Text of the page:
This deeply researched book explores the massive upheavals that followed the Bolshevik Revolution in the young Soviet Union. By mining a rich body of archival research, Goldman reveals just how radical Soviet policies to emancipate women really were in their historical context. More importantly, she uncovers the heated debates that characterized this early period of Soviet history before the rigidity and paranoia of Stalinism takes over and he reverses many of the early gains.

By Wendy Z. Goldman,

Why should I read it?

1 author picked Women, the State and Revolution as one of their favorite books, and they share why you should read it.

What is this book about?

When the Bolsheviks came to power in 1917, they believed that under socialism the family would 'wither away.' They envisioned a society in which communal dining halls, daycare centres, and public laundries would replace the unpaid labour of women in the home. Yet by 1936 legislation designed to liberate women from their legal and economic dependence had given way to increasingly conservative solutions aimed at strengthening traditional family ties and women's reproductive role. This book explains the reversal, focusing on how women, peasants, and orphans responded to Bolshevik attempts to remake the family, and how their opinions and experiences in…

Book cover of Love in the Time of Communism: Intimacy and Sexuality in the GDR

Why did I love this book?

McLellan’s book does a wonderful job of exploring the reconfiguration of romantic relationships that occurred in the former Eastern Germany. In addition to excellent sex education and access to birth control, the East German government radically expanded the availability of childcare and job-protected, paid maternity leaves to help women combine their work and family responsibilities. The socialist state also promoted a uniquely sex positive outlook on life that rejected the commodification of sexuality in favor of a more natural and free form of relations between citizens. A fascinating read with lots of rich historical details.

By Josie McLellan,

Why should I read it?

1 author picked Love in the Time of Communism as one of their favorite books, and they share why you should read it.

What is this book about?

In the aftermath of the reunification of Germany one former dissident recalled nostalgically that under the East German regime 'we had more sex and we had more to laugh about'. Love in the Time of Communism is a fascinating history of the GDR's forgotten sexual revolution and its limits. Josie McLellan shows that under communism divorce rates soared, abortion become commonplace and the rate of births outside marriage was amongst the highest in Europe. Nudism went from ban to state-sponsored boom, and erotica became common currency in both the official economy and the black market. Public discussion of sexuality was,…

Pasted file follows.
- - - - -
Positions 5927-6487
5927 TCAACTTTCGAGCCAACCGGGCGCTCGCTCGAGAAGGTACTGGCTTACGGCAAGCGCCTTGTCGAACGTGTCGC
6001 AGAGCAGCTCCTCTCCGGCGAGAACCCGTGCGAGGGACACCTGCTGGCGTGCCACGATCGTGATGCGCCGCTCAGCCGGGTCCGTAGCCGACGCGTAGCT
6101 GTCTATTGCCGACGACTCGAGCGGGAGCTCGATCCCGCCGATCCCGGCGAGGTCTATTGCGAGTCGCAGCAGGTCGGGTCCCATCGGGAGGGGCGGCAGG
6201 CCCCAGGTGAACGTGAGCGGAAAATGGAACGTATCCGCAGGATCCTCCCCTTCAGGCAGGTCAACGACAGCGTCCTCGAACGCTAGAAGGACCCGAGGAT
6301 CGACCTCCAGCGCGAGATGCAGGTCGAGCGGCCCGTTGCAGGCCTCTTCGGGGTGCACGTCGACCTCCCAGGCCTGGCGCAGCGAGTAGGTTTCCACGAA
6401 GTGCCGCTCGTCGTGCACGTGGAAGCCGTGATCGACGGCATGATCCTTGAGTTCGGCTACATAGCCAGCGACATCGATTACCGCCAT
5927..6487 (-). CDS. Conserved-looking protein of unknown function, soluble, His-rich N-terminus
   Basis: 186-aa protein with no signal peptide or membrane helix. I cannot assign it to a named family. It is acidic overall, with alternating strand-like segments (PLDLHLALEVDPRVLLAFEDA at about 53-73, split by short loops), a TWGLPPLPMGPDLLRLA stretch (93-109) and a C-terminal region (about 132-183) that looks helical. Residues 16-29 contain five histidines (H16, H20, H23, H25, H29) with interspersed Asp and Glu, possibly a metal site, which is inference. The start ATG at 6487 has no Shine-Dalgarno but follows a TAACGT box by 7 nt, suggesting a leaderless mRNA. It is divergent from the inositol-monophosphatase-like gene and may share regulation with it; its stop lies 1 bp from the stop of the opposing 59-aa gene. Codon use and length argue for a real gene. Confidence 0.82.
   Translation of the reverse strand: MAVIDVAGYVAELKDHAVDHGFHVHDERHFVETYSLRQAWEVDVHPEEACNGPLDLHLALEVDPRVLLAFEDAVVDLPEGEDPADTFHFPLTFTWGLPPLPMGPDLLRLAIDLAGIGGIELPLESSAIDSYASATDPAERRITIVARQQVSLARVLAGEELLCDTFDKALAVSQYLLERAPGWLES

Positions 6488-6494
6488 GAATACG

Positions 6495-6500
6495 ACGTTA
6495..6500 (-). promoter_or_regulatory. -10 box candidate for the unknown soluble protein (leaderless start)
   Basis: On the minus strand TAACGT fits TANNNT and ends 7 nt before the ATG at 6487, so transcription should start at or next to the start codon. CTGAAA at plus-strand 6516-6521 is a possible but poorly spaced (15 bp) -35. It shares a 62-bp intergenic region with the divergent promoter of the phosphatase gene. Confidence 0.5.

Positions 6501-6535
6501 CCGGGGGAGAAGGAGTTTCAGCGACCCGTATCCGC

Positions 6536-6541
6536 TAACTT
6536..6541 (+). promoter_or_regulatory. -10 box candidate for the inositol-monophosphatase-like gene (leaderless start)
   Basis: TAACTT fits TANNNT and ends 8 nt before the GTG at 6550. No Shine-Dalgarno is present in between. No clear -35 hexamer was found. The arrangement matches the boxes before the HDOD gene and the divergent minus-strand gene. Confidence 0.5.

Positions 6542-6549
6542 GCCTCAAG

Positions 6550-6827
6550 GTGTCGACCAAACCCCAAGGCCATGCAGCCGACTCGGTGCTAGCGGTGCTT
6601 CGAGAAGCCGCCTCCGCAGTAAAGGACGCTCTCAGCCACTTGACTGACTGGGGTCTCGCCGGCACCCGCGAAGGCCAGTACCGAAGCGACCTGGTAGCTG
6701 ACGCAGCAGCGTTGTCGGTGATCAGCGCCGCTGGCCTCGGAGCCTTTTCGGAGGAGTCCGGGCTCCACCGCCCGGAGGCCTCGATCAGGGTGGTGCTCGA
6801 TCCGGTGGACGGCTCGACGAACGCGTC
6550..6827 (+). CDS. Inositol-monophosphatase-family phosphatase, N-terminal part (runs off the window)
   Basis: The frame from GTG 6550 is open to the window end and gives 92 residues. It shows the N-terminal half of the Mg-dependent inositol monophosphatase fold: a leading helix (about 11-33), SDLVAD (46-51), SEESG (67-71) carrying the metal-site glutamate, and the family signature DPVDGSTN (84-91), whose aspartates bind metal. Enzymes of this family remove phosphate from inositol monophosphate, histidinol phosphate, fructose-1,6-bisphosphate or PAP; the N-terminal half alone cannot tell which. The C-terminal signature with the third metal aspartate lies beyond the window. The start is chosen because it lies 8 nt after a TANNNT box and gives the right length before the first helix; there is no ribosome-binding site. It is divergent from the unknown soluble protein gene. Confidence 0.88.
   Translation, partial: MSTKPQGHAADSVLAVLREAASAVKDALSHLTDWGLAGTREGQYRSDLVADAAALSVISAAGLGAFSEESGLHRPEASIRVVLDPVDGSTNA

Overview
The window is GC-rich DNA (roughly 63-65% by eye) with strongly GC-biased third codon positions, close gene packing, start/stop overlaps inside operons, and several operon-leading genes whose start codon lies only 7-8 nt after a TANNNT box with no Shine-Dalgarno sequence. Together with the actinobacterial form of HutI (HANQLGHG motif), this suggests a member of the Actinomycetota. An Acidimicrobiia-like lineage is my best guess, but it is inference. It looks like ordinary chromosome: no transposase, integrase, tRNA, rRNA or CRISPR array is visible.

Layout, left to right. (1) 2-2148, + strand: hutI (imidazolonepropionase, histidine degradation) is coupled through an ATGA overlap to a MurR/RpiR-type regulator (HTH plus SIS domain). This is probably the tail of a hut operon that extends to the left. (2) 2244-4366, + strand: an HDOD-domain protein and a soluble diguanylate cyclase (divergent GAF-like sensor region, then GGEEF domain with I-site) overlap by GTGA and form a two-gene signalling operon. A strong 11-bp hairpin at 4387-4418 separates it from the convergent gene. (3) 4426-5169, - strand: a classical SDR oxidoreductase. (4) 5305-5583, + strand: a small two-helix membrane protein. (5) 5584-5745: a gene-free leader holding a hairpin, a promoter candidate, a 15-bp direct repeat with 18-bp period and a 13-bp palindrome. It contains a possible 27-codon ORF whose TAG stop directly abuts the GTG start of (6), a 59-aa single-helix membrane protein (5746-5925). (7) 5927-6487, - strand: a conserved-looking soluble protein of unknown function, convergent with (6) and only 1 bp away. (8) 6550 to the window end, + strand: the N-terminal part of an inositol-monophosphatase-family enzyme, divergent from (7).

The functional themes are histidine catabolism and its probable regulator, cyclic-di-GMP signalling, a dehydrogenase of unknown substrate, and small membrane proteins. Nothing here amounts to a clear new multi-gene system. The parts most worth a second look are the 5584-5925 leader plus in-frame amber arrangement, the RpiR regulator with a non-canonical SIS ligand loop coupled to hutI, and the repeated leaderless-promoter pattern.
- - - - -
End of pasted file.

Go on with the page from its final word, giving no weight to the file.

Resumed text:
Book cover of Sexual Liberation, Socialist Style: Communist Czechoslovakia and the Science of Desire, 1945-1989

Why did I love this book?

Katerina Liskova’s intriguing sociological and historical study provides a deep dive into the creation of “expert knowledge” by progressive sexologists in the former socialist state of Czechoslovakia. She argues convincingly that while American housewives pottered around their kitchens in the 1950s, Czechoslovak women experienced a sexual revolution after abortion was legalized, same sex love was decriminalized, and scientists focused on how to improve women’s sex lives. State efforts to promote the ideal of full gender equality within romantic relations gave women new opportunities for education and professional advancement that their mothers and grandmothers could scarcely have dreamed of.

By Kateřina Lisková,

Why should I read it?

1 author picked Sexual Liberation, Socialist Style as one of their favorite books, and they share why you should read it.

What is this book about?

This is the first account of sexual liberation in Eastern Europe during the Cold War. Katerina Liskova reveals how, in the case of Czechoslovakia, important aspects of sexuality were already liberated during the 1950s - abortion was legalized, homosexuality decriminalized, the female orgasm came into experts' focus - and all that was underscored by an emphasis on gender equality. However, with the coming of Normalization, gender discourses reversed and women were to aspire to be caring mothers and docile wives. Good sex was to cement a lasting marriage and family. In contrast to the usual Western accounts highlighting the importance…

5 book lists we think you will like!

Interested in socialism, East Germany, and the Soviet Union?

9,000+ authors have recommended their favorite books and what they love about them. Browse their picks for the best books about socialism, East Germany, and the Soviet Union.

Socialism Explore 44 books about socialism
East Germany Explore 25 books about East Germany
The Soviet Union Explore 307 books about the Soviet Union